Wednesday, May 4, 2011
Miriam Bitton, Bar-Ilan University Faculty of Law, has published Protection for Informational Works after Feist Publications Inc. v. Rural Telephone Service at 21 Fordham Intellectual Property, Media & Entertainment Law Journal 611 (2011). Here is the abstract.
Feist’s progeny seems to be very troubling for many reasons. It fails to provide guidance and coherence regarding key questions pertaining to copyright doctrine. Many courts fail to faithfully apply Feist's holding, finding originality where none exists. Courts should exercise more diligence in searching for creative selection and arrangement or in distilling the work’s nature (as either factual or fictional). Providing protection to such works upsets the delicate balance between what should be protectable by intellectual property and what should reside in the public domain. Courts can employ the intent test in exploring the work’s nature and should exercise more caution when handling works whose arrangement and selection is dictated by functional considerations. Additionally, it should be pointed out that the creative selection and arrangement test for compilations copyright is probably an obsolete test for most databases offered online because they most often purposefully lack selection and arrangement. Therefore, given this new environment this protectability threshold is inapplicable to most databases.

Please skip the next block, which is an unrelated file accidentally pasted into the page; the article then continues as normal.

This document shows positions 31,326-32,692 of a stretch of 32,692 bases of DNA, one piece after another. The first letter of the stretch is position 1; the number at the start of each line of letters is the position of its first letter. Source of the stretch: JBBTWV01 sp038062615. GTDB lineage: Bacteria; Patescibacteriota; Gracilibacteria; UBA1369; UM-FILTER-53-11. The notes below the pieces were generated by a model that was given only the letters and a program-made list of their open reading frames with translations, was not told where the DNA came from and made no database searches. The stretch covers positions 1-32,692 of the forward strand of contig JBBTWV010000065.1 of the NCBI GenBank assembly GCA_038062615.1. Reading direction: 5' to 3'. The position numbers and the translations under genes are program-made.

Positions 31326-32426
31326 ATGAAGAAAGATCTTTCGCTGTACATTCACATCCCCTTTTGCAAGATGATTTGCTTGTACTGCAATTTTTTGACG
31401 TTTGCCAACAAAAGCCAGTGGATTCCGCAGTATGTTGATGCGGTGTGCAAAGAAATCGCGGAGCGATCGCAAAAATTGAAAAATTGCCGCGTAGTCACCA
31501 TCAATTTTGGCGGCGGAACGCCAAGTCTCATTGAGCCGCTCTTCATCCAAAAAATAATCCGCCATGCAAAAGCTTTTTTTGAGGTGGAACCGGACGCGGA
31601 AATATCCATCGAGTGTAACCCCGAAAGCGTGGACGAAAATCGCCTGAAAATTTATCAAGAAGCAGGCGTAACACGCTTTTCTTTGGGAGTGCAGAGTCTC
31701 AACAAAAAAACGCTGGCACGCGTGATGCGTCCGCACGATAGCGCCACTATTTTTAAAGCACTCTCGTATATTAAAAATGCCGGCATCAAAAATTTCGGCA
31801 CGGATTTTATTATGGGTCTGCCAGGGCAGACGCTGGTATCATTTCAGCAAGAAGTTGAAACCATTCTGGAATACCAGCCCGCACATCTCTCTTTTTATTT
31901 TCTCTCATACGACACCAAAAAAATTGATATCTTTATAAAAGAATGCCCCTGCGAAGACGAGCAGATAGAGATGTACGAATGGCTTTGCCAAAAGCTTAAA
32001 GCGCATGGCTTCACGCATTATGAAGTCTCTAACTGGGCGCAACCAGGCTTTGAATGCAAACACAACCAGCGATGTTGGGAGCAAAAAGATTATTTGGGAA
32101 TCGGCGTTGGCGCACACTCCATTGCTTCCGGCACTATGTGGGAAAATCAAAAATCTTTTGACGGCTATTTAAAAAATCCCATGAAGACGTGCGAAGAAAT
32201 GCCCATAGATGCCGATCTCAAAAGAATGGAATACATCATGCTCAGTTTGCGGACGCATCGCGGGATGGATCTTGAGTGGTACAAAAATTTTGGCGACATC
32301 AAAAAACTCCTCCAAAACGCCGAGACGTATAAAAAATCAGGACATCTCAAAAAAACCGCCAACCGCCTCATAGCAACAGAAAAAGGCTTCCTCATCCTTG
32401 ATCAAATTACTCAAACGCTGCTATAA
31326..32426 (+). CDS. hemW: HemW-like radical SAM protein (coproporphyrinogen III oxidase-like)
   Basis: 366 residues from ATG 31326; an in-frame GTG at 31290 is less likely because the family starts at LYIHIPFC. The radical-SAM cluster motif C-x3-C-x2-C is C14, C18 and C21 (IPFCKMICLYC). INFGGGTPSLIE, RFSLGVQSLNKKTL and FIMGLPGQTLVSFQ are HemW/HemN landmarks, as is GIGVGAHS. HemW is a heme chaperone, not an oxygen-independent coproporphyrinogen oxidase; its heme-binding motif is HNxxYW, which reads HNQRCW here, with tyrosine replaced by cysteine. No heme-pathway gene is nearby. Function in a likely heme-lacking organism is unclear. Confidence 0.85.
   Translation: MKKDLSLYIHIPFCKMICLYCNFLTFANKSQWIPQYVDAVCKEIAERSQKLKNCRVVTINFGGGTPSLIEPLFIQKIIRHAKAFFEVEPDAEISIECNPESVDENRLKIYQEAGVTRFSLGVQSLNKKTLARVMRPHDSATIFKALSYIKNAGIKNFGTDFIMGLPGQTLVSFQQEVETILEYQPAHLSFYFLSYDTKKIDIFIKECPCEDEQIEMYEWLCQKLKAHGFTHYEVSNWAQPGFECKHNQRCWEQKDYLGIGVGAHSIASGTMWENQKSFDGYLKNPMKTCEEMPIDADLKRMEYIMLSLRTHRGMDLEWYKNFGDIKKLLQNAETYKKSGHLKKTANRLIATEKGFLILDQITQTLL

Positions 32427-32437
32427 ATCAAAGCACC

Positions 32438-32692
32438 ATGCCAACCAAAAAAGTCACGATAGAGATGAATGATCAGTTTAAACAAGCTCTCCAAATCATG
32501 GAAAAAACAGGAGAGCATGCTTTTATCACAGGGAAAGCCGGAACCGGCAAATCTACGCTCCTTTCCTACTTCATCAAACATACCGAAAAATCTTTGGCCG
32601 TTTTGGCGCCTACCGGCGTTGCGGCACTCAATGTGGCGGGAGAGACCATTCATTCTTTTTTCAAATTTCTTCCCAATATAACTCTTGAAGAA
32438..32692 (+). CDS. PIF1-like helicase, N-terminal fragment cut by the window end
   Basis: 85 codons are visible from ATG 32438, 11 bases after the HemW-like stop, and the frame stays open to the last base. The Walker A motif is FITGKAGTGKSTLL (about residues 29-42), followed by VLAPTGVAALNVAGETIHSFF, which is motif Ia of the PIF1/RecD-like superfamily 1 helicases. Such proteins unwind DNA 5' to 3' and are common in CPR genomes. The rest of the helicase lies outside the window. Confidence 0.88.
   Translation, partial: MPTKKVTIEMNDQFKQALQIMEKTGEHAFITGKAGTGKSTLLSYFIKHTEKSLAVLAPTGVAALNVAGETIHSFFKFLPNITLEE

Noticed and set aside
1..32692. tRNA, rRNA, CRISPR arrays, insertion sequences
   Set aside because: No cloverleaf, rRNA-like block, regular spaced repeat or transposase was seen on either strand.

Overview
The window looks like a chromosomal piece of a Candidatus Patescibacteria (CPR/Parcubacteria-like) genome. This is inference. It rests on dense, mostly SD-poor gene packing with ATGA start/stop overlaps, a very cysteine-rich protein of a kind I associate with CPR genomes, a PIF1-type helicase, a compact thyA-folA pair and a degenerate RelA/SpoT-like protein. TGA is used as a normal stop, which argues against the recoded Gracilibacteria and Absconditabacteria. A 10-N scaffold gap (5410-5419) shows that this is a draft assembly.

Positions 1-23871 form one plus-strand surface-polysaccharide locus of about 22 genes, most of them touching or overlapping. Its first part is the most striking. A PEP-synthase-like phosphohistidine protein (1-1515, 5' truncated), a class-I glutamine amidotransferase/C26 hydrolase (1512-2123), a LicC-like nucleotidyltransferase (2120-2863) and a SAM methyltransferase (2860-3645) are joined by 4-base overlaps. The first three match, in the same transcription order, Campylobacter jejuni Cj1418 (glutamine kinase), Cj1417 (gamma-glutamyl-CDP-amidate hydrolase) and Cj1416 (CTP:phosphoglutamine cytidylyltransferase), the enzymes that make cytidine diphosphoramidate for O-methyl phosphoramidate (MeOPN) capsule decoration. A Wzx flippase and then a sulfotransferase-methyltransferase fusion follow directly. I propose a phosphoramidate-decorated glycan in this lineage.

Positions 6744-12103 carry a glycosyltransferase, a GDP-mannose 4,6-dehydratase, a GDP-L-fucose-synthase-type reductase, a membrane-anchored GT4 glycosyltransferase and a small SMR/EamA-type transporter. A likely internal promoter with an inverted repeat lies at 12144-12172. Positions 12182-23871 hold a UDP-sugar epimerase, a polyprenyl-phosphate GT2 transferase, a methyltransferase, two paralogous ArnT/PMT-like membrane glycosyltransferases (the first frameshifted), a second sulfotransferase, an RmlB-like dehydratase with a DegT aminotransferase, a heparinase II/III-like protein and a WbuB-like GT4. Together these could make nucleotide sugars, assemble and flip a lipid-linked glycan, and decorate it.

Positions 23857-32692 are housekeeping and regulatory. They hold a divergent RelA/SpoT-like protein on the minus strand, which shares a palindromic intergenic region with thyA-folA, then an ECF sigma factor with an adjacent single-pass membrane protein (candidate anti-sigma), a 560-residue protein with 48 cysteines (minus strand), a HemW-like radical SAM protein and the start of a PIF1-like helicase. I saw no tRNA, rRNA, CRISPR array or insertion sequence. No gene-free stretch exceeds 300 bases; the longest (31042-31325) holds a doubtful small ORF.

Download the article from SSRN at the link.